Sunday, May 14, 2006

Nietzsche on praising God

I cannot believe in a God who wants to be praised all the time.
- Friedrich Nietzsche, philosopher (1844-1900)

Once again I ask that you use common sense to determine if this quote is reasonable. We should not have to believe something on faith if it doesn't make sense.

If God is all powerful and omnicient, as the world's major religions teach (and as seems reasonable to me), then why would he need to have constant verification of his power over all forms of life? Praise is something required of people by those in power, to reaffirm their position as (effectively) dictators over lives.

Requiring constant praise would require God to be narcissistic, a characteristic that no believer would want to attribute to his or her God.

God is neither narcissistic, nor does he dictate our lives. Dictating lives, also known as fatalism, would negate free will, a basic right on which most religions take a strong stand in its favour.

If God has unlimited and unquestionable power, he would not need constant praise, meaning constant worship. Worship means praising or subjecting oneself to another, not simply attending a service or praying.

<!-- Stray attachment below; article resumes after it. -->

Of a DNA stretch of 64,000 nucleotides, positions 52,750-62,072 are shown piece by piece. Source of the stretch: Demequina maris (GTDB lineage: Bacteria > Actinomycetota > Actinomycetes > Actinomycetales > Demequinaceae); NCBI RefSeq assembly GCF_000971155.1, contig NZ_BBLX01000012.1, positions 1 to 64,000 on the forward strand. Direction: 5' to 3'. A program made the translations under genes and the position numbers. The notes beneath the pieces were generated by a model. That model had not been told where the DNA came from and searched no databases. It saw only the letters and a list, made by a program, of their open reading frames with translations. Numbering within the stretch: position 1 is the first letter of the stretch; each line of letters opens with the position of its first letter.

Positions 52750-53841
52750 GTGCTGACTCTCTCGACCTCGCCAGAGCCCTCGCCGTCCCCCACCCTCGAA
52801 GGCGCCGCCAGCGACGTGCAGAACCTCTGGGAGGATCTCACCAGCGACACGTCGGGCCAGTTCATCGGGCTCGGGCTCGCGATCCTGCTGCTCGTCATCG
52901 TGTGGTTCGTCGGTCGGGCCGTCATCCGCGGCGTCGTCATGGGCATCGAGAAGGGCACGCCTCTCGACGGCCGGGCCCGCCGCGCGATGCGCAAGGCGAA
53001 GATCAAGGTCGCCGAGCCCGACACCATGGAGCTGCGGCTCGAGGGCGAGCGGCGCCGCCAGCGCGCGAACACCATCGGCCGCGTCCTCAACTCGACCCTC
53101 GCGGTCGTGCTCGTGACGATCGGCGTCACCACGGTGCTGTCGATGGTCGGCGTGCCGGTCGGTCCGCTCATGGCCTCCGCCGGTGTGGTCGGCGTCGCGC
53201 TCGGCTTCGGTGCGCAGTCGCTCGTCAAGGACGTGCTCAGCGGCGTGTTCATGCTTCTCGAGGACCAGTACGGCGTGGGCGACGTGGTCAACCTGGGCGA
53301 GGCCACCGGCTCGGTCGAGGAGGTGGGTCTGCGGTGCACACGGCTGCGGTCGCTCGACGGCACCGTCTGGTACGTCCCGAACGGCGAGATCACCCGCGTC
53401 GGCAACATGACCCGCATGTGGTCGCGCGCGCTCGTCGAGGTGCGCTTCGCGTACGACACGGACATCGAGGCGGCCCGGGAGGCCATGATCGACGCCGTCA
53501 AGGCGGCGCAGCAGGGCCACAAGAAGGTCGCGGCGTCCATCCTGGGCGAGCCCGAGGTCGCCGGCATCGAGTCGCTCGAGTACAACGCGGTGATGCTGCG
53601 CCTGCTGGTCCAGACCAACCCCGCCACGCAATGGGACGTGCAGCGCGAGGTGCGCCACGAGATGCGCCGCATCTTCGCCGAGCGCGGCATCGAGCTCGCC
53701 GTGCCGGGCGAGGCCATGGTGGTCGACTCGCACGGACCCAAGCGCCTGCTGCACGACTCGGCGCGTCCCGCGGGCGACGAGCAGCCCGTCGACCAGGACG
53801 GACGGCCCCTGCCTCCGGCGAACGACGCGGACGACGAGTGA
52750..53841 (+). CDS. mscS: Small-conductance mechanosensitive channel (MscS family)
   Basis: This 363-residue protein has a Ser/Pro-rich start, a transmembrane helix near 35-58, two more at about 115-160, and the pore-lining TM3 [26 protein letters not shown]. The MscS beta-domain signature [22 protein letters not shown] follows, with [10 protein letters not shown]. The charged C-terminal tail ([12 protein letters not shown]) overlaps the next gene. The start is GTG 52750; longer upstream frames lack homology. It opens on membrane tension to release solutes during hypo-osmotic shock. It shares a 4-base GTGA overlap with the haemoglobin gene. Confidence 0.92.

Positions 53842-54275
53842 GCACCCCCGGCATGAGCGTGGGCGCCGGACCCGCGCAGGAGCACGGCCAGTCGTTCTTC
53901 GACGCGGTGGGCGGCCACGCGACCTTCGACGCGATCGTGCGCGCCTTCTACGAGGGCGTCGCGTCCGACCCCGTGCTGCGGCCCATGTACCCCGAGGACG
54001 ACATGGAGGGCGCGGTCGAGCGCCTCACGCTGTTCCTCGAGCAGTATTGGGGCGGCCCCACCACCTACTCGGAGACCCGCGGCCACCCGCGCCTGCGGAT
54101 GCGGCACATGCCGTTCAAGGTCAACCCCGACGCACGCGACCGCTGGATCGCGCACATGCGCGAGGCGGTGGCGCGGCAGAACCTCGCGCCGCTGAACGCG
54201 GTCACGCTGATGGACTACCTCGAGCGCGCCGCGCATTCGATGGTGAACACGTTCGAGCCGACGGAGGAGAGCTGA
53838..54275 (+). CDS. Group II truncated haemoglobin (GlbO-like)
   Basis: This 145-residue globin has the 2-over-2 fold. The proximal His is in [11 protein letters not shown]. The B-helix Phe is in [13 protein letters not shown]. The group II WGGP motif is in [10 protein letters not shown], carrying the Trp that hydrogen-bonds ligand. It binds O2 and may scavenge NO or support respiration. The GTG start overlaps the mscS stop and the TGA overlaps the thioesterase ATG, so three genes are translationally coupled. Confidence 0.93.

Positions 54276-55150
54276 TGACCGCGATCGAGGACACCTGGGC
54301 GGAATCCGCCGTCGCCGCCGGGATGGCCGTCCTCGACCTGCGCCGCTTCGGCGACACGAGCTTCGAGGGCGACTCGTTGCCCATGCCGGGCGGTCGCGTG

If God does not control our lives, then we follow him voluntarily (if at all). It does not make sense to give constant praise or worship (the same thing) to someone we follow voluntarily. Voluntarily means that we follow of our own free will. It also means that we can change our minds. We would not constantly praise or worship someone we could change our minds about at any time.

It doesn't make sense. It would be contradictory.

Religions ask us to "have faith" as their answer to why so much of what they teach is clearly contradictory and nonsensical.

You are welcome to have faith in that which doesn't make sense. However, I can't imagine that an all powerful and omnicient God would not make sense. The epitome of perfection would not be either contradictory or nonsensical.

That, in itself, would not make sense. I won't go there.

Bill Allin
'Turning It Around: Causes and Cures for Today's Epidemic Social Problems,' striving to make sense of life through a morass of nonsense.
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